Your Dog Can (Probably) Read Your Mind
The Debrief: Researchers from University of Pisa say they have discovered the reason why dogs can show empathy
Everyone says that dogs are ‘man’s best friend’, but now we know that it’s actually true. How? Because scientists have said so.
A team of Italian researchers believe that they have made a breakthrough into understanding just how dogs seem to be able to show empathy.
Dog lovers across the world already suspected this, of course, but now there’s proof. According to scientists from the University of Pisa, dogs are so clever that they can show empathy and even tune into the moods of their owners.
Have you ever wondered how your pooch just seems to instinctively know that you’ve broken up with someone so you need them to sit with you, or that you’re feeling under the weather and need a living hot water bottle, or, even, that you’re about to go away for a couple of weeks and they should sit in your suitcase in an attempt to try and stop you?
Apparently human beings mirror the emotional expression of other human beings when we are experiencing empathy with them: if they’re sad we’ll look concerned, if they’re happy we’ll reflect that back at them and if someone's laughing you quite often find yourself laughing too.
The researchers believe that dogs are able to rapidly mimic or ‘catch’ emotions, and that dogs possess what they call a key ‘building-block of empathy’, because they can mimic the behaviour of other dogs.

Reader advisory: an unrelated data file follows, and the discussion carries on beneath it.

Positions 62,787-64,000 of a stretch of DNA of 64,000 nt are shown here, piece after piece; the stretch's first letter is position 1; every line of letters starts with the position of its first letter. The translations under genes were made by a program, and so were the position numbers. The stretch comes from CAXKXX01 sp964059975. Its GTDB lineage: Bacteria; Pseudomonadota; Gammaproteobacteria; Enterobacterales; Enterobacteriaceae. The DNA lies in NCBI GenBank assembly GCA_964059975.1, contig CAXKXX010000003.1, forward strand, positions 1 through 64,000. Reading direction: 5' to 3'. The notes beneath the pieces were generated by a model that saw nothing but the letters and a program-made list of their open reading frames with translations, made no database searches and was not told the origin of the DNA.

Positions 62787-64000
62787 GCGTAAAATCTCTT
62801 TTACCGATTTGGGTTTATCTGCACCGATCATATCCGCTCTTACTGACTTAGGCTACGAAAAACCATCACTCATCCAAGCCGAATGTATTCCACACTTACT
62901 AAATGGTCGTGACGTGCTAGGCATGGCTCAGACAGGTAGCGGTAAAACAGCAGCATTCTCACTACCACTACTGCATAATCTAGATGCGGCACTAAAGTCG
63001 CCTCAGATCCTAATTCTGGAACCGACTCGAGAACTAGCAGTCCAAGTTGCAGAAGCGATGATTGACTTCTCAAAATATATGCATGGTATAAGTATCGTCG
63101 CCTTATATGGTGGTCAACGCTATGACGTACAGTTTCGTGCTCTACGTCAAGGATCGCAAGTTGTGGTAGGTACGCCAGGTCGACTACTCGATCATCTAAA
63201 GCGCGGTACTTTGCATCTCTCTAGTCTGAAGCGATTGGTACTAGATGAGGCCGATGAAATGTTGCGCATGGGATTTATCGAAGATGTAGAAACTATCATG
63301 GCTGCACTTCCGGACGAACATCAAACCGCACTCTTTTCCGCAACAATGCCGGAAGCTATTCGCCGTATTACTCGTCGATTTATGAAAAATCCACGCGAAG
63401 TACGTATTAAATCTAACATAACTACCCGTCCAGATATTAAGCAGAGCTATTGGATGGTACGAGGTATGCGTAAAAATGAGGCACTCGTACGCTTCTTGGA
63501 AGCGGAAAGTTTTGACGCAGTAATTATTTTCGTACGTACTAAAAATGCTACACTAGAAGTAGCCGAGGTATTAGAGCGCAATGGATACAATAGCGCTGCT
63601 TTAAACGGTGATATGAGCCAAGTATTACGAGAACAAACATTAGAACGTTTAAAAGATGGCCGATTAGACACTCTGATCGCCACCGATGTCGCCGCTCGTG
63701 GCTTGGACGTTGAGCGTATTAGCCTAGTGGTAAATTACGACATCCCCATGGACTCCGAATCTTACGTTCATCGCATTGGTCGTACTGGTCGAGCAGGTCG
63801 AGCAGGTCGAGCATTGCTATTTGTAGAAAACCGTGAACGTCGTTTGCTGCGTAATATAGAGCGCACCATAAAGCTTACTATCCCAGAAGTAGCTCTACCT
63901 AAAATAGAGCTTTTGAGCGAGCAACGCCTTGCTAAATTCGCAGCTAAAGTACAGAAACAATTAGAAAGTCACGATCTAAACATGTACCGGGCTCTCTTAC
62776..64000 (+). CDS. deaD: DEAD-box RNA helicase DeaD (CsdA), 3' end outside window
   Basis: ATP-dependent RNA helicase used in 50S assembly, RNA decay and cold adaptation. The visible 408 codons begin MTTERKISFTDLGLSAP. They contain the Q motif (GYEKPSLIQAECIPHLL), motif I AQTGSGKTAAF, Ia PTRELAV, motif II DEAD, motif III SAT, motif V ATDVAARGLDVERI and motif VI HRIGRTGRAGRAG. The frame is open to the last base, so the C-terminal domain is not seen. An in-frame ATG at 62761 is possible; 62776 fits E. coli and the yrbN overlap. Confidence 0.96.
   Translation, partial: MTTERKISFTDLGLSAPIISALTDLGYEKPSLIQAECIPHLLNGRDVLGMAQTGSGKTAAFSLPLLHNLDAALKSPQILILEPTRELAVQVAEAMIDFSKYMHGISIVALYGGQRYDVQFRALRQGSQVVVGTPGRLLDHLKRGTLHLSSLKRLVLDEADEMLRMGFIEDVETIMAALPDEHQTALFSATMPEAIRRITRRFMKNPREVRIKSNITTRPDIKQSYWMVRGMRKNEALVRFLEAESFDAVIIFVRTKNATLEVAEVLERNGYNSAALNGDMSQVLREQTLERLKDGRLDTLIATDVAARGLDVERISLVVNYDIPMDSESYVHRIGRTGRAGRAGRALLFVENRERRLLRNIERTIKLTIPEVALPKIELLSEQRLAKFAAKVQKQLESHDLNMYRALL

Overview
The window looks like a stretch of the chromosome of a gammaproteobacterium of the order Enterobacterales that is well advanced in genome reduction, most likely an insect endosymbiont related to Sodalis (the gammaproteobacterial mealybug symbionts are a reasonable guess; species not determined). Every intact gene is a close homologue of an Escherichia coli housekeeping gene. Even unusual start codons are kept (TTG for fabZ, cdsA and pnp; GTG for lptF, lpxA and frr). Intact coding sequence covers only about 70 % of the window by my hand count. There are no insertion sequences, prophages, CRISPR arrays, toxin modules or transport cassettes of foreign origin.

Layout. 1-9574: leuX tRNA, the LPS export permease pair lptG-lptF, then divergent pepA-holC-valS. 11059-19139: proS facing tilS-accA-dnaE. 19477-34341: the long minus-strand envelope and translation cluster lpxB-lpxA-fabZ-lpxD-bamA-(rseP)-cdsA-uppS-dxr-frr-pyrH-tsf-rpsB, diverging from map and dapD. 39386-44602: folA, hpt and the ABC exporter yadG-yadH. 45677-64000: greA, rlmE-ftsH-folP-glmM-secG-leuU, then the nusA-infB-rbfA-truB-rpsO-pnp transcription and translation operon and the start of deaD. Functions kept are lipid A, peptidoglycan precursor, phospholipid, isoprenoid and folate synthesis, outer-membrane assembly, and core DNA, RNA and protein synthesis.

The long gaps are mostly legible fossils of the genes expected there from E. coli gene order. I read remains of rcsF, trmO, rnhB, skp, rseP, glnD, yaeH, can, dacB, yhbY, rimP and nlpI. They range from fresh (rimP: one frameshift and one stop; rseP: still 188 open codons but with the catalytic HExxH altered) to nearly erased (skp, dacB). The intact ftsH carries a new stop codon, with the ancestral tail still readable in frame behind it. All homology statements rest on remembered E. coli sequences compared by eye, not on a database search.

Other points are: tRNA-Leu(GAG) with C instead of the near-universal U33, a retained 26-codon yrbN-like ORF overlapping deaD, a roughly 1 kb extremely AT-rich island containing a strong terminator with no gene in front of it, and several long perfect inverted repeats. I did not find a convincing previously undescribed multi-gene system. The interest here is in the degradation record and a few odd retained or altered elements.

The research, undertaken in a park in Palermo, observed 49 dogs as they played together. They found that the dogs rapidly copied and mimicked one another, especially when they were being playful.
They also found that, the better the dogs knew each other, happened more often when the dogs knew each other better. So, if the dog was catching up with his best mate, who he runs into on his walk every day, then obviously he was quick to pick up on what sort of mood his best mate was in.
Dr Elisabetta Palagi, the lead researcher on the project, told the Daily Mail: ‘Mimicry is important for emotional sharing. The more animals are friends, the more they engage in rapid sharing.’
Apparently further research is required to work out the exact relationship between humans and dogs, because, obviously, we have very different facial muscles. But Dr Palagi says ‘mimicry is particularly frequent between dogs who are friends. I’m confident dogs can in some sense ‘catch’ the emotion of humans, not all humans, but especially their owners because they know them well’.
She also added, ‘I wouldn’t expect to find mimicry in cats. Dogs are a social species, while cats descend from a solitary species.’
So, there you have it. The next time your dog gives you that knowing look, it really does know how you’re feeling…maybe. And, cats really are giving you the cold shoulder.
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